baseball gods productions

Thoughts about baseball, from the perspective of sports psychology and the role of sports in society. It includes team and player analysis, predictions, and what I think needs to be changed in Major League Baseball. Brought to you from the heart of baseball, Brooklyn, by baseball gods productions.

Friday, August 17, 2007

Mid-August Report

The next six weeks of baseball are going to very interesting for the two New York teams. Steve Phillips has predicted that neither the Mets or Yankees will make the post-season this year, and I think he might be right. The Yankees need to show that they can win series against teams like Detroit and the Angels, and that their recent hot streak was not another tease.

The Mets look tired, and shocked that other teams can keep clawing away until they come back. The game last night was possibly a microcosm of the whole season, get out to an early lead, and then watch the other team creep back, and end up on top after a complete bullpen breakdown. The Mets season may well depend on how Pedro Martinez does in his comeback. That could be asking too much from their future Hall-of-Fame pitcher.

The player that personifies the Mets season so far is definitely Carlos Beltran. He is one of the most talented players to ever play the game. There isn't a skill he doesn't have; his speed, defense, and power are top-of-the-line, and he makes the game look easy. However, he also does not run hard when he assumes there won't be a play, he gets skittish when he might collide with another player when chasing a fly ball, and he does not seem to want the responsibility of leading by his actions and words. Since he joined the Mets, there have been at least 3 times where he had a seemingly minor injury, and ended up on the DL a week later, costing the team all those games playing a man short because he couldn't play with pain.

What the Mets need more than anything is for Beltran to continue his hot streak, play every day, and find his inner leader. He needs to show some passion for winning, and the rest of the team needs to develop some killer instinct before they find themselves in third place in the NL East.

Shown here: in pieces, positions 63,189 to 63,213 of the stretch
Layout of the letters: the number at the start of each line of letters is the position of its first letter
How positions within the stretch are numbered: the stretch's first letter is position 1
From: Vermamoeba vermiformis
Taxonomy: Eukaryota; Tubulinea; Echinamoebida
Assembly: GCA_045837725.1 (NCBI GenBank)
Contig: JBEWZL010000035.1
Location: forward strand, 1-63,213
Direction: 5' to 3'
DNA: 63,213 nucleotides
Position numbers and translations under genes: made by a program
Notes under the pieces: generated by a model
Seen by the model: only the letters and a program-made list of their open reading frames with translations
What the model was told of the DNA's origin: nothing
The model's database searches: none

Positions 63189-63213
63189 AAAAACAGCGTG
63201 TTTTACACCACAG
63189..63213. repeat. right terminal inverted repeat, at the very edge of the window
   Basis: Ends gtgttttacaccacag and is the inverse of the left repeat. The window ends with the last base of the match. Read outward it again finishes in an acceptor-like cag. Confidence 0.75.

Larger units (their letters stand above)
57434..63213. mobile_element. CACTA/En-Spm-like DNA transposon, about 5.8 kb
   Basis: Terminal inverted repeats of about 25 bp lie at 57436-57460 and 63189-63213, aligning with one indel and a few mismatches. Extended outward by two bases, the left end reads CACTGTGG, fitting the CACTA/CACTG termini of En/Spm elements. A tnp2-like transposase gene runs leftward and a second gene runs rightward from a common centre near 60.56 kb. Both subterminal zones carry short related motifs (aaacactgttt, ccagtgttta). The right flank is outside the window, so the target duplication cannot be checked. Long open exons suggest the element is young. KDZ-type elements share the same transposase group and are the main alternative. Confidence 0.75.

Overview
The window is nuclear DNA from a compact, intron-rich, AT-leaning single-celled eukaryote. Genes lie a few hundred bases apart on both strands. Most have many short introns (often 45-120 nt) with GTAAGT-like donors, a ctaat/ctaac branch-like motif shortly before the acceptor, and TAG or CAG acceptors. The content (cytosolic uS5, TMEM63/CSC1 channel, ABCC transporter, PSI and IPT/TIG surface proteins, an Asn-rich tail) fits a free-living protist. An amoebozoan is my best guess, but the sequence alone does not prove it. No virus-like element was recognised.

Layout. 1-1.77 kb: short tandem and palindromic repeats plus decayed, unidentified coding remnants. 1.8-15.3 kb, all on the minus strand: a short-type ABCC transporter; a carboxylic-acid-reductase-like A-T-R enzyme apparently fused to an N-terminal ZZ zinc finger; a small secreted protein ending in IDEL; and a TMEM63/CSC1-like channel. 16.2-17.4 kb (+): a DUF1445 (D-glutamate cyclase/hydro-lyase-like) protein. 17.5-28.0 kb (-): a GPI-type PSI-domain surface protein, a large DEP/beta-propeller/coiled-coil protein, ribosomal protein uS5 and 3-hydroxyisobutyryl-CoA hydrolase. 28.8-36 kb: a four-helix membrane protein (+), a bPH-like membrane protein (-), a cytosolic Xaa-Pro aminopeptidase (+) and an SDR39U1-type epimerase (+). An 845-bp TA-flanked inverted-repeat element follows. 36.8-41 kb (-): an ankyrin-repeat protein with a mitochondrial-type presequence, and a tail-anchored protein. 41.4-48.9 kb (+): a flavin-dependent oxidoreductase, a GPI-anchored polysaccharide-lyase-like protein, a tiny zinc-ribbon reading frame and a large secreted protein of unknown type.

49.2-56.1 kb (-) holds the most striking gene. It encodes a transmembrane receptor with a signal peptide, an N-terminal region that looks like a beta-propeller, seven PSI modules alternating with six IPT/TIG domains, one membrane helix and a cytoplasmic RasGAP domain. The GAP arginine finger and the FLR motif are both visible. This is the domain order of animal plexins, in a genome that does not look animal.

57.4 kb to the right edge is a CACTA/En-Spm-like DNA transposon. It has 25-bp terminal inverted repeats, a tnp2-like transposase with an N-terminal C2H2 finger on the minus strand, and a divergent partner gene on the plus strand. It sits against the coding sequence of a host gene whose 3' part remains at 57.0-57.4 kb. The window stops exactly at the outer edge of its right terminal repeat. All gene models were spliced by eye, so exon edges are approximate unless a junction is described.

I expected the Braves and Mets to be neck-and-neck all year, and thought that the difference would be the Mets' willingness to spend money at the trade deadline to upgrade their weak spots. As it turned out, the Braves were the ones who upgraded, and the Mets only addressed one weakness by replacing Ruben Gotay with Luis Castillo. While Castillo is a pro, and brings a lot to the team, Gotay wasn't exactly their major problem. He was one of the few players who brought energy to the team, and his hitting was phenomenal.

I still have big problems with the way Willie Randolph uses his bullpen, and last night was a good example. Pedro Feliciano is one of their three best relievers, and he has pitched to one batter in the last week. Guillermo Mota is allowed to put runner after runner on base, and Willie stays with him, but as soon as Feliciano puts one guy on, that's it. Feliciano can't get out of his slump by pitching to one guy a week. And last night, it looked like Feliciano hates Randolph so much that he doesn't want to play for him anymore. His expression when Randolph took him out was scary. I don't blame him; I just hope he can work his way back to where he was the past two seasons, because the Mets need him desperately.

Guillermo Mota should not pitch with a small lead, in any inning, in any game that is important. He isn't a good pitcher, simple as that. Righty, lefty, eventually it comes down to whether someone can get out hitters, and he can't do it well enough to justify the situations he is being used in.

So far, the Yankees have done a good job handling adversity, and have mounted an impressive attempt to get back in the playoff chase. I still don't see them passing Boston, but obviously the wild card is there for the taking. My hunch is that they will fall just short. They've won mostly because of their offense, with just about everyone hot at the same time. This never lasts, and once a few guys cool off, the pitching will be the deciding factor, and not in a good way.

One interesting thought is that Joba Chamberlain, who is pencilled in as a starter next year, should become the next closer. Rivera has not pitched like his dominant self all year, not just this week, and he doesn't have a contract for next year. He might not be worth what he will command in salary, and the Yankees may make a bold move by getting rid of him a little too soon, rather than way too late. If anyone is suited to closing, it's this Chamberlain kid. Even I'm rooting for him, because I'm a sucker for a great back story.

Caroms Off the Wall

Congratulations to Rick Ankiel on his amazing return to the big leagues. I truly hope he can sustain it, and become a successful every day player. It will all depend on his ability to handle all the attention. I hope he is mentally prepared for the tremendous response he will get everywhere he goes.

© Judy Kamilhor 2007


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